The Odyssey
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ibsn13: 9780393356250

The Odyssey is a classic and there’s more stories that have been inspired by it than I can count. After reading it, you’ll be able to see it echoed everywhere you look.

I’ve never read the Odyssey, and so I chose to read a recent translation of it by Emily Wilson.

It’s written in modern English making it easy to read. There’s no reason to use archaic English, which apparently is the norm with these kinds of texts, when translating a text that was originally in Greek. It’s a poem with the same number of lines as the original which is just plain fun.

It’s an interesting text and now I understand why some people decide to spend their entire lives thinking about it.

Odysseus is a mass murderer and a villain… yet in the story he’s presented as a victim and a hero. It’s… complex.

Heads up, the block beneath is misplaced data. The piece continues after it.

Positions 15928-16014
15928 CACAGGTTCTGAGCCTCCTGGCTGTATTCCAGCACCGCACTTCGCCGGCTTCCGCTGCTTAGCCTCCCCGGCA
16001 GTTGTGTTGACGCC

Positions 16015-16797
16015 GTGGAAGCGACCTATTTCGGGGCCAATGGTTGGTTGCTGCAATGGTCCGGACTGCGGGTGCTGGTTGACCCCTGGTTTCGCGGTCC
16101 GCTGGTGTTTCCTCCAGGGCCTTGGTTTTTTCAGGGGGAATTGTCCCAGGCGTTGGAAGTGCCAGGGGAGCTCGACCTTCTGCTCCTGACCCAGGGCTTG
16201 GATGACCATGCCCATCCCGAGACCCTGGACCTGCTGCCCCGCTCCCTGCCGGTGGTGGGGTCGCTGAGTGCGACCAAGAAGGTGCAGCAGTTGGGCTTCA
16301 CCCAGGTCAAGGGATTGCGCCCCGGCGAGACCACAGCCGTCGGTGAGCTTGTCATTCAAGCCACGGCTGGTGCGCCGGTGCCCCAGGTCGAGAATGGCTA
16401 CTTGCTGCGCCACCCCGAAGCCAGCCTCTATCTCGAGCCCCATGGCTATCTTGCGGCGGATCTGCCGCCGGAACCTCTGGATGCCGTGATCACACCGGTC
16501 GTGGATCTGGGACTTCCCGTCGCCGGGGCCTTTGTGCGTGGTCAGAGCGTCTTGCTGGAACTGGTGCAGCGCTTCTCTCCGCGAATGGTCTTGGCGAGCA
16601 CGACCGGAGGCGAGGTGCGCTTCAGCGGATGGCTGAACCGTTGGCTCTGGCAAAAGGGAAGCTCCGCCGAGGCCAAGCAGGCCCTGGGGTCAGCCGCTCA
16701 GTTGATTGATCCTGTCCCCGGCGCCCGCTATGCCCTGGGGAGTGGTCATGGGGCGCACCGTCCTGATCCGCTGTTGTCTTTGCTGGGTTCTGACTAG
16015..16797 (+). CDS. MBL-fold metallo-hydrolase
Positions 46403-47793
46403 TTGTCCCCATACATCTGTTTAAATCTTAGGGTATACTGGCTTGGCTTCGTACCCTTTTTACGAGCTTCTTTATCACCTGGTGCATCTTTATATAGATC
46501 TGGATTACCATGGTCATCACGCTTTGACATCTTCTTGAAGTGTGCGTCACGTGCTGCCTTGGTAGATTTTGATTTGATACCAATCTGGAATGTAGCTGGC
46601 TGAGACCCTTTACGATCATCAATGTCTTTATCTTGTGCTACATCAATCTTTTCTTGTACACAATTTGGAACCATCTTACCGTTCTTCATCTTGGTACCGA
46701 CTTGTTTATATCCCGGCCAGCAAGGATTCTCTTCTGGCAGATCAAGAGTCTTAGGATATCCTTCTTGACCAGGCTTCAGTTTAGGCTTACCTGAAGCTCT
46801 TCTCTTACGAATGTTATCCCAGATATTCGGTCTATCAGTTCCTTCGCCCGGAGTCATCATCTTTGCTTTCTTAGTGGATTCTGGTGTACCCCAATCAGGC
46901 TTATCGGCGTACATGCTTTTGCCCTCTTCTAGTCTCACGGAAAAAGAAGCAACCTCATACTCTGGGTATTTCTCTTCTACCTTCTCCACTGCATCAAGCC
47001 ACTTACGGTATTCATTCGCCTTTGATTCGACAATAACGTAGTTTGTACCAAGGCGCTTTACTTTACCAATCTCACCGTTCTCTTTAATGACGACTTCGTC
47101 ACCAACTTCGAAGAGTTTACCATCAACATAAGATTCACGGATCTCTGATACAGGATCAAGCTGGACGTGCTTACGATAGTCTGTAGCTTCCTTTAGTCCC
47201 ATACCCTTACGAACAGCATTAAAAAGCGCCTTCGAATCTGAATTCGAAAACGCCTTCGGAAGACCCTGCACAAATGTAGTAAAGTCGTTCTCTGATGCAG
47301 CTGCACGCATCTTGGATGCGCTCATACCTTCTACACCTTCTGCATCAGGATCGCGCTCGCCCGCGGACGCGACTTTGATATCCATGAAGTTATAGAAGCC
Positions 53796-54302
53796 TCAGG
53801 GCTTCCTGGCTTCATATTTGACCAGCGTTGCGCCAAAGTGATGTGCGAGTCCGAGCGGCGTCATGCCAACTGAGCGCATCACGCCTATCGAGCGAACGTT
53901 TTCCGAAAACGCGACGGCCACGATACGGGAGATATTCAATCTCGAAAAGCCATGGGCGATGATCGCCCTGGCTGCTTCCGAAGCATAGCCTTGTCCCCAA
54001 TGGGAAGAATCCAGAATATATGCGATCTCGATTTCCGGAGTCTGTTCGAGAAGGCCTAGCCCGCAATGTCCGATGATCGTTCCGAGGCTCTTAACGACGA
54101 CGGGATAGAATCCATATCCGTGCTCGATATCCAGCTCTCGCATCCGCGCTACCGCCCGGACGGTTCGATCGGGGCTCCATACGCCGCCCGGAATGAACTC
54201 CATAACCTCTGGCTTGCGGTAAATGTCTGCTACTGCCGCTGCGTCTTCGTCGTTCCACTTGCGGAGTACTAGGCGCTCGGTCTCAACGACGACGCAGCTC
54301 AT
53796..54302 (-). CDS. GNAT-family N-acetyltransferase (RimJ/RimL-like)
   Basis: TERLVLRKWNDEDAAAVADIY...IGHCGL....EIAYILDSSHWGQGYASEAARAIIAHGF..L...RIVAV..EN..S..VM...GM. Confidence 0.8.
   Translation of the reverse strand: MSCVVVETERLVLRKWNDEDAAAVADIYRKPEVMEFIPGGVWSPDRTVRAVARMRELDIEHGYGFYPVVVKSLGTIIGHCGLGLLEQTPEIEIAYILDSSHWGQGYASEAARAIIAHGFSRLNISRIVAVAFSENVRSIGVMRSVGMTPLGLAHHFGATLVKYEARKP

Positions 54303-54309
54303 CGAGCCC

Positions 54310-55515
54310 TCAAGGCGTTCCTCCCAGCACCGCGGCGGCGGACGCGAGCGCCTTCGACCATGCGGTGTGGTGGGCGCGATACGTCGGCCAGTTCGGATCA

I can understand why some people have spent their entire lives studying this story and Greek mythology in general (especially after also reading Robert Grave’s The Greek Myths).

Zeus rapes a lot and there’s a lot of murder, but if you can stomach it, Greek Mythology is a wild ride.

These stories keep being retold again and again in different forms and understanding where all these tropes come from is fun.

Sonic is Hermes.

One Piece is a retelling of Jason’s, and the Argonauts’s, quest for the Golden Fleece.

Odysseus is a superhero, with powers coming from Athena’s favor, straight out of a comic book (or Marvel movie). Normal humans can’t murder a hundred people with a bow in a dining hall, make anyone believe anything and wear some rags to perfectly disguise their identity.

But that’s in part what makes the story interesting.